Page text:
• Marziliano N, Grasso M, Pilotto A, Porcu E, Tagliani M, Disabella E, et al. Transcriptomic and proteomic analysis in the cardiovascular setting: unravelling the disease. J Cardiovasc Med (Hagerstown) 2009;10:433–442. [PubMed]
  • Matkovich SJ, Van Booven DJ, Youker KA, Torre-Amione G, Diwan A, Eschenbacher WH, et al. Reciprocal regulation of myocardial microRNAs and messenger RNA in human cardiomyopathy and reversal of the microRNA signature by biomechanical support. Circulation. 2009;119:1263–1271. [PMC free article] [PubMed]
  • Kalman J, Palotas A, Juhasz A, Rimanoczy A, Hugyecz M, Kovacs Z, et al. Impact of venlafaxine on gene expression profile in lymphocytes of the elderly with major depression--evolution of antidepressants and the role of the “neuro-immune” system. Neurochem Res. 2005;30:1429–1438. [PubMed]
  • Palotas A, Puskas LG, Kitajka K, Palotas M, Molnar J, Pakaski M, et al. Altered response to mirtazapine on gene expression profile of lymphocytes from Alzheimer's patients. Eur J Pharmacol. 2004;497:247–254. [PubMed]
  • Palotas A, Puskas LG, Kitajka K, Palotas M, Molnar J, Pakaski M, et al. The effect of citalopram on gene expression profile of Alzheimer lymphocytes. Neurochem Res. 2004;29:1563–1570. [PubMed]
  • Belzeaux R, Formisano-Treziny C, Loundou A, Boyer L, Gabert J, Samuelian JC, et al. Clinical variations modulate patterns of gene expression and define blood biomarkers in major depression. J Psychiatr Res. 2010;44:1205–1213. [PubMed]
  • Iga J, Ueno S, Yamauchi K, Numata S, Kinouchi S, Tayoshi-Shibuya S, et al. Altered HDAC5 and CREB mRNA expressions in the peripheral leukocytes of major depression. Prog Neuropsychopharmacol Biol Psychiatry. 2007;31:628–632. [PubMed]
  • Iga J, Ueno S, Yamauchi K, Numata S, Tayoshi-Shibuya S, Kinouchi S, et al. Gene expression and association analysis of vascular endothelial growth factor in major depressive disorder. Prog Neuropsychopharmacol Biol Psychiatry. 2007;31:658–663. [PubMed]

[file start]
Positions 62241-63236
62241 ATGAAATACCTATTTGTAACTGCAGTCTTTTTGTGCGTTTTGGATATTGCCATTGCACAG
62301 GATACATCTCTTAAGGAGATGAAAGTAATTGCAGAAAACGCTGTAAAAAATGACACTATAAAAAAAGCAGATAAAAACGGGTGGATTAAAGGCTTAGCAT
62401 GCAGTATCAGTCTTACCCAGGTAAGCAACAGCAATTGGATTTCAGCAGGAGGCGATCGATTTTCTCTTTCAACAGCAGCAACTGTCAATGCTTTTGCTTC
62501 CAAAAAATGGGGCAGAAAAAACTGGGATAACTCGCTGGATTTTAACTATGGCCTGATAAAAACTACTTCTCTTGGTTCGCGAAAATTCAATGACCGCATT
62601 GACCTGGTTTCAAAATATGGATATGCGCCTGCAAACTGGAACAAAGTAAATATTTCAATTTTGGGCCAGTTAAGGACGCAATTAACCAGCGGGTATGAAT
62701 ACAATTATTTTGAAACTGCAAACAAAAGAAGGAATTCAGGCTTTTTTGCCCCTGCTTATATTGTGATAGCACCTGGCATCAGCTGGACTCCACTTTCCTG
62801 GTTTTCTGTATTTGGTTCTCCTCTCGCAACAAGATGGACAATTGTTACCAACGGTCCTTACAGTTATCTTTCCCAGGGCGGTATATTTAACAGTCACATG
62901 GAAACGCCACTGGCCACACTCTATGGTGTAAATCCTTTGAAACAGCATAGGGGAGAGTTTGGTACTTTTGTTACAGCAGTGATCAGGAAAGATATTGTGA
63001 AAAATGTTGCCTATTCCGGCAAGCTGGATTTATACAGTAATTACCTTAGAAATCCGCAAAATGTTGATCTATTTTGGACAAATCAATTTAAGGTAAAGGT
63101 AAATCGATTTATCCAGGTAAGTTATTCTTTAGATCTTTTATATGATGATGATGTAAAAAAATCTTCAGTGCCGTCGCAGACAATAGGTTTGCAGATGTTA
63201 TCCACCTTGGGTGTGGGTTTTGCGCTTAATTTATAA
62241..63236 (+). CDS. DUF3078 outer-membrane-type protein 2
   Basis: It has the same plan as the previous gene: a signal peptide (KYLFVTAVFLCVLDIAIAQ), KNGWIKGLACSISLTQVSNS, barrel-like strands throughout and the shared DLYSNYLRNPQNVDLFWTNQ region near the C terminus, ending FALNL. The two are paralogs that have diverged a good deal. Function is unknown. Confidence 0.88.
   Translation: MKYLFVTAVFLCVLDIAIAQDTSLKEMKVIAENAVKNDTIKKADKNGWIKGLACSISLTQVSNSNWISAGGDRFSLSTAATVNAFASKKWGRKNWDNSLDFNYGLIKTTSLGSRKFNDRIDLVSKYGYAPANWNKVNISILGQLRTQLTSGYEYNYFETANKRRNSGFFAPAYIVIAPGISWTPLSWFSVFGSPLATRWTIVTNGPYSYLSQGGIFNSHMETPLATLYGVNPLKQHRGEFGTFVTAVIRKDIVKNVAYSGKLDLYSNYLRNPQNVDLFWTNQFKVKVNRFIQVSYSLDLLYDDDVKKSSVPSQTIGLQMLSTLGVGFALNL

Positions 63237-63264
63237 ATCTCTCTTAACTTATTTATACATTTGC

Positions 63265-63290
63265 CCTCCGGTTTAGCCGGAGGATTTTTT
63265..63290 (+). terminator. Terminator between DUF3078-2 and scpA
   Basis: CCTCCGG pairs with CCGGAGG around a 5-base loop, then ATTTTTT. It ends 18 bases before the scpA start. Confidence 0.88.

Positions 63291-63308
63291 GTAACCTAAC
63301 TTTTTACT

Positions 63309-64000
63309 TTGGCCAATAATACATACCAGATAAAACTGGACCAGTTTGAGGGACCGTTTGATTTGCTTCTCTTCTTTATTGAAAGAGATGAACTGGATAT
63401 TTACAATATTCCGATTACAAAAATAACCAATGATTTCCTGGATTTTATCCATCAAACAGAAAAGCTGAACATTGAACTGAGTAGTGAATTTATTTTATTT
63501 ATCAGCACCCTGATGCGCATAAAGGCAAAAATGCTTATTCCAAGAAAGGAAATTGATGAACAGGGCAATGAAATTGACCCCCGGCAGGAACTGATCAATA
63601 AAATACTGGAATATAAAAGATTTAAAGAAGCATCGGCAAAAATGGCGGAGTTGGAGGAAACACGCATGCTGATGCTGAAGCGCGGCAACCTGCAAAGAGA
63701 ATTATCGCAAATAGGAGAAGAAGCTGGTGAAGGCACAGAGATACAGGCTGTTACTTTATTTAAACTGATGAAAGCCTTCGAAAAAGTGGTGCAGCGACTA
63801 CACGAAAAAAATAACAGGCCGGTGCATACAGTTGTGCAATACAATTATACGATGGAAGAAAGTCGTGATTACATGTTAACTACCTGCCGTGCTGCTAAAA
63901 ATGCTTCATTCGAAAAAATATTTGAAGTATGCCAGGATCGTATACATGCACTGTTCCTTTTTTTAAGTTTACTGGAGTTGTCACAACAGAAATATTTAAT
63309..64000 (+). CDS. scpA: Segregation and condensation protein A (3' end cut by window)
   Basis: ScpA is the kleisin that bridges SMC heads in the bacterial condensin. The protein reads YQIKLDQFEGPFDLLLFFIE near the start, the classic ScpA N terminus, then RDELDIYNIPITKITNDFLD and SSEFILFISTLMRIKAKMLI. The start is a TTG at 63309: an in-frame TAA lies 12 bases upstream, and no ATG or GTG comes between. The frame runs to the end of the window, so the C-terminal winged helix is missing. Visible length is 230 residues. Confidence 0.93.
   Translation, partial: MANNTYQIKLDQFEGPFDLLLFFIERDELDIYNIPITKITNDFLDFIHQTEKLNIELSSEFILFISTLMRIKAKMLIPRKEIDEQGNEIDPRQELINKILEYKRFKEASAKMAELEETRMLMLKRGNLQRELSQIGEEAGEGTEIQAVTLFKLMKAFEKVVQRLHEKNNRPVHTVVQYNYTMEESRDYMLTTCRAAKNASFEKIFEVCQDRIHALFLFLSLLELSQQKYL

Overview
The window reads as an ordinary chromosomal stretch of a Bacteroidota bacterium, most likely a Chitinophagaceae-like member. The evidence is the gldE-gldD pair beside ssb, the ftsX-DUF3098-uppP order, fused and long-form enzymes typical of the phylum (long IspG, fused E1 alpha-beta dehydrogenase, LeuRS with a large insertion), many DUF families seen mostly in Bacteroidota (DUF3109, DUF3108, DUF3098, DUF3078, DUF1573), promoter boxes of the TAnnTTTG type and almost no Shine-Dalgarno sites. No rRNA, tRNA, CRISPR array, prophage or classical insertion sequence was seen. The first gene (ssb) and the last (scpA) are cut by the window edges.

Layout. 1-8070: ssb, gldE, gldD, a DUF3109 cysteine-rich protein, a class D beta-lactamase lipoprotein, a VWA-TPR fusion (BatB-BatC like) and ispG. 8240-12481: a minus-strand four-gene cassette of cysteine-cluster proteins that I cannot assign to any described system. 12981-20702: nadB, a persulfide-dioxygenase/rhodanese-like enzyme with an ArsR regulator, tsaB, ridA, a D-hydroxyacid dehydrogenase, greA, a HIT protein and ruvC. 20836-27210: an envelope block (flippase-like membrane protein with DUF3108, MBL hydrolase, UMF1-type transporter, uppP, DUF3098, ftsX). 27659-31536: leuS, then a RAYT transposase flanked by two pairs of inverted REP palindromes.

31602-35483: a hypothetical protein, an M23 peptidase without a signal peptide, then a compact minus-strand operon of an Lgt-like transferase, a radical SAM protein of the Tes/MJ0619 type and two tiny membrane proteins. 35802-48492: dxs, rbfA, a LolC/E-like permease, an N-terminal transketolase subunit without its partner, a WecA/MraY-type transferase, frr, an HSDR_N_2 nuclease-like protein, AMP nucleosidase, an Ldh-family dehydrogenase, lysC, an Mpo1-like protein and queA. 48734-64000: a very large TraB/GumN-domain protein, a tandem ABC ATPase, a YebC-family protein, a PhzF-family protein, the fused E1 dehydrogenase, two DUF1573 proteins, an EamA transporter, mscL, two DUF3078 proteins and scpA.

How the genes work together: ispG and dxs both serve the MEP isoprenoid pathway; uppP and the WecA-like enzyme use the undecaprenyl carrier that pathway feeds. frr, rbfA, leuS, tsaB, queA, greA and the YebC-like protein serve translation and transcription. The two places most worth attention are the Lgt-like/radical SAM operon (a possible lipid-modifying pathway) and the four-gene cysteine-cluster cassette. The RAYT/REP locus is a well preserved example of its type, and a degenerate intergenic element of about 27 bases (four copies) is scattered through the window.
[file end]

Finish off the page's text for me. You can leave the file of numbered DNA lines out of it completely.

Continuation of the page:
• McClintick JN, Edenberg HJ. Effects of filtering by present call on analysis of microarray experiments. BMC Bioinformatics. 2006;7:49. [PMC free article] [PubMed]
  • Streiner DL. Breaking up is hard to do: the heartbreak of dichotomizing continuous data. Can J Psychiatry. 2002;47:262–266. [PubMed]
  • Huang dW, Sherman BT, Lempicki RA. Systematic and integrative analysis of large gene lists using DAVID bioinformatics resources. Nat Protoc. 2009;4:44–57. [PubMed]
  • Hercher C, Turecki G, Mechawar N. Through the looking glass: examining neuroanatomical evidence for cellular alterations in major depression. J Psychiatr Res. 2009;43:947–961. [PubMed]
  • Paun A, Pitha PM. The IRF family, revisited. Biochimie. 2007;89:744–753. [PMC free article] [PubMed]
  • Honda K, Yanai H, Negishi H, Asagiri M, Sato M, Mizutani T, et al. IRF-7 is the master regulator of type-I interferon-dependent immune responses. Nature. 2005;434:772–777. [PubMed]
  • Lu R, Au WC, Yeow WS, Hageman N, Pitha PM. Regulation of the promoter activity of interferon regulatory factor-7 gene. Activation by interferon snd silencing by hypermethylation. J Biol Chem. 2000;275:31805–31812. [PubMed]
  • Anisman H, Merali Z. Anhedonic and anxiogenic effects of cytokine exposure. Adv Exp Med Biol. 1999;461:199–233. [PubMed]
  • Dantzer R, O'Connor JC, Freund GG, Johnson RW, Kelley KW. From inflammation to sickness and depression: when the immune system subjugates the brain. Nat Rev Neurosci. 2008;9:46–56. [PMC free article] [PubMed]
  • Maes M. Evidence for an immune response in major depression: a review and hypothesis. Prog Neuropsychopharmacol Biol Psychiatry. 1995;19:11–38. [PubMed]
  • Maes M. Major depression and activation of the inflammatory response system. Adv Exp Med Biol. 1999;461:25–46. [PubMed]
  • Kim YK, Na KS, Shin KH, Jung HY, Choi SH, Kim JB. Cytokine imbalance in the pathophysiology of major depressive disorder. Prog Neuropsychopharmacol Biol Psychiatry. 2007;31:1044–1053. [PubMed]
  • Maes M, Song C, Lin A, De JR, Van GA, Kenis G, et al. The effects of psychological stress on humans: increased production of pro-inflammatory cytokines and a Th1-like response in stress-induced anxiety. Cytokine. 1998;10:313–318. [PubMed]
  • Qin L, Wu X, Block ML, Liu Y, Breese GR, Hong JS, et al. Systemic LPS causes chronic neuroinflammation and progressive neurodegeneration. Glia. 2007;55:453–462. [PMC free article] [PubMed]
  • Seidel A, Arolt V, Hunstiger M, Rink L, Behnisch A, Kirchner H. Increased CD56+ natural killer cells and related cytokines in major depression. Clin Immunol Immunopathol. 1996;78:83–85. [PubMed]
  • Kent S, Bluthe RM, Kelley KW, Dantzer R. Sickness behavior as a new target for drug development. Trends Pharmacol Sci. 1992;13:24–28. [PubMed]
  • Capuron L, Ravaud A. Prediction of the depressive effects of interferon alfa therapy by the patient's initial affective state. N Engl J Med. 1999;340:1370. [PubMed]
  • McDonald EM, Mann AH, Thomas HC. Interferons as mediators of psychiatric morbidity. An investigation in a trial of recombinant alpha-interferon in hepatitis-B carriers. Lancet. 1987;2:1175–1178. [PubMed]